…chides business community for not investing more
Head of State, David Granger, today, pointedly blanked several direct calls made by Private Sector leaders, for clarity on economic development, government policies such as taxation, oil and gas and energy, and instead chided the business community for not investing more.
Granger was at the time delivering the keynote address at the opening of ‘Guyana Business Summit 2017’ which got underway on Wednesday at the Georgetown Marriott.
Organised by the Private Sector Commission (PSC) with support from the Inter-American Development Bank (IDB), the activity saw in attendance scores of business leaders and representatives, members of the diplomatic community, representatives of the donor community and members from each side of the political divide.
Granger said investors have been coming to Guyana from across the world including the Americans, Brazilians, British, Canadians, Chinese, French, Indians and Russians among others.
“All are investing in Guyana, why can’t you….why should Guyanese have to be reminded…Guyanese should have no good reason for not increasing investment in their country,” the President said.
The President in lashing out at the private sector representatives for failing to invest in the country said Government has been working to create a more enabling environment.
He told the private sector it will have to position itself in order to take advantage of emerging opportunities since it has the expertise and experience to drive economic development.
The president also used the occasion to lament, the lagging ratio of commercial banks operating in Guyana saying Government has been encouraging this industry to expand its services to other zones.
Addressing the opening of the Business Summit, Georgetown Chamber of Commerce and Industry (GCCI) President, Deodat Indar, speaking in the stead of PSC Chairman Eddie Boyer, was among the representatives to throw out direct questions ahead of the President’s remarks.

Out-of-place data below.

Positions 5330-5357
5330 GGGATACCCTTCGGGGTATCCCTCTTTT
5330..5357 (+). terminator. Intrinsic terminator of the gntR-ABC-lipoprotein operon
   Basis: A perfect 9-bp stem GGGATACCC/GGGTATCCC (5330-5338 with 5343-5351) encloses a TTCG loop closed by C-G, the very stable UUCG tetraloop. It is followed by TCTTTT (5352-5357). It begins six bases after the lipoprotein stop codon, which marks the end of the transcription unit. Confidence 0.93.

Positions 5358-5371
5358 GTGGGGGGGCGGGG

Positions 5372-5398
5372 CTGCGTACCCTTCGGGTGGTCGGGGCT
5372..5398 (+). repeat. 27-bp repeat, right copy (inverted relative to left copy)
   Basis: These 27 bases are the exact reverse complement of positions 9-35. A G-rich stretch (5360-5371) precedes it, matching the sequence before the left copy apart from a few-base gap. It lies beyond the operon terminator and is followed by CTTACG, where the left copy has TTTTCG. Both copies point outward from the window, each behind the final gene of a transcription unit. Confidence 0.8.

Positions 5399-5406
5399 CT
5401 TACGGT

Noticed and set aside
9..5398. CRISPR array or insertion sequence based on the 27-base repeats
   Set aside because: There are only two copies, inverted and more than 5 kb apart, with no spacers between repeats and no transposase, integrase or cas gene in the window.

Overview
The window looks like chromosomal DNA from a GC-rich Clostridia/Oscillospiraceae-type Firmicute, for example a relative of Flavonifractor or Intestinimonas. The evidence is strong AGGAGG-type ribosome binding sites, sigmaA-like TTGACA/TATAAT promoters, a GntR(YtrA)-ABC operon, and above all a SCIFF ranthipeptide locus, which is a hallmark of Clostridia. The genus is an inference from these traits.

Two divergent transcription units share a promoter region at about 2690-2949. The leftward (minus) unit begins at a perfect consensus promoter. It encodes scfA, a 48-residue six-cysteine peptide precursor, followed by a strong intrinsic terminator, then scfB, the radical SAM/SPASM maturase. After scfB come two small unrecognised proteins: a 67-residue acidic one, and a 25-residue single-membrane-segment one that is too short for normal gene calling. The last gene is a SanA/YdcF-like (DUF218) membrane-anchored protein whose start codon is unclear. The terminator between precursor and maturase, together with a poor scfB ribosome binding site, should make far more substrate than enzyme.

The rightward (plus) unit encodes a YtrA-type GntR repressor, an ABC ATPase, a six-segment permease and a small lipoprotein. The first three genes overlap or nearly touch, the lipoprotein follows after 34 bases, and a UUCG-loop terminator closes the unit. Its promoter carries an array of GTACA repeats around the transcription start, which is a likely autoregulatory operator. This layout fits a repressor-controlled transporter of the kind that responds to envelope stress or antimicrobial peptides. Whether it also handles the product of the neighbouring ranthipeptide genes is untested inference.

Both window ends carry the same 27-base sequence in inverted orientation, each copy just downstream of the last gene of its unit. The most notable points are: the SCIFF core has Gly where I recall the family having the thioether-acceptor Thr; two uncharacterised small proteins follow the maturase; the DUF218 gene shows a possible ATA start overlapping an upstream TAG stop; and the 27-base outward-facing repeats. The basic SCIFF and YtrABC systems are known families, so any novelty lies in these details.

Directly addressing the President at the third ever such gathering to be held in the nation’s history, the private sector representative said the consensus among the business leaders, is that the country cannot depend on the oil and gas sector alone.
Deodat said the private sector is of the view that there is need for diversification of the economy but that there also needs to be clear signals being sent from the Administration to investors and the business community at large.
Turning to President Granger—seated in the first row of the conference room along with Business Minster Dominic Gaskin—the GCCI head called on the president to clarify his position on a range of issues.
“Please clarify Government’s approach to economic development,” Deodat questioned while listing taxation policies, incentive programmes for business, strengthening democracy and ensuring the rule of law as a few of the main queries.
Deodat said the private sector wanted the Head of State to clarify how Government intends to work with the business community to create jobs.
The Oil and Gas sector—a hot button topic throughout the course of the first day—also saw appeals from the private sector.
The business leader told President Granger that the PSC wanted a better understanding of precisely where and how the revenues from that industry will be spent. Government, he reminded is the biggest spender.
Such clarity from the President, “will assist the private sector on where and when to invest.”
The GCCI President—reading a prepared statement from PSC Chairman Boyer, told the opening of the Business Summit, the confab had been organised with the aim of coming to real solutions that would bring marked benefit with regards to national development and not “another talk shop.”
Granger instead pointed to inherited problems still to be solved and repeated that Government has “been working to create an environment supportive of social and economic development linked to the objective of a good life for all.”
Opposition Leader Dr Bharrat Jagdeo had challenged President Granger not to deliver ‘another good life speech’.
The forum also heard from Guyana Manufacturing and Services Association representative, Shyam Nokta, who told those gathered of the need to look at the bigger picture. “We need to ask ourselves what kind of economy we want to see by 2025,” as he reminded of the transformative potential of the oil and gas sector.
Nokta was adamant there is need for a clear strategy to stimulate growth of the private sector in the years to come. He reminded of the urgency of collaboration and urgent action.
IDB Resident Representative, Sophie Makonnen, was also firm in exhortations for a more inclusive, ground-based approach by stakeholders in the need to tackle social economic disparities.
Cognizant of the significant oil reserve, Makonnen said it means Guyana is poised to become a regional powerhouse and reminded that many opportunities will come as a result.
She urged the Administration to consult more with the private sector saying, “governments that listen to private sector are more likely to design credible reforms.”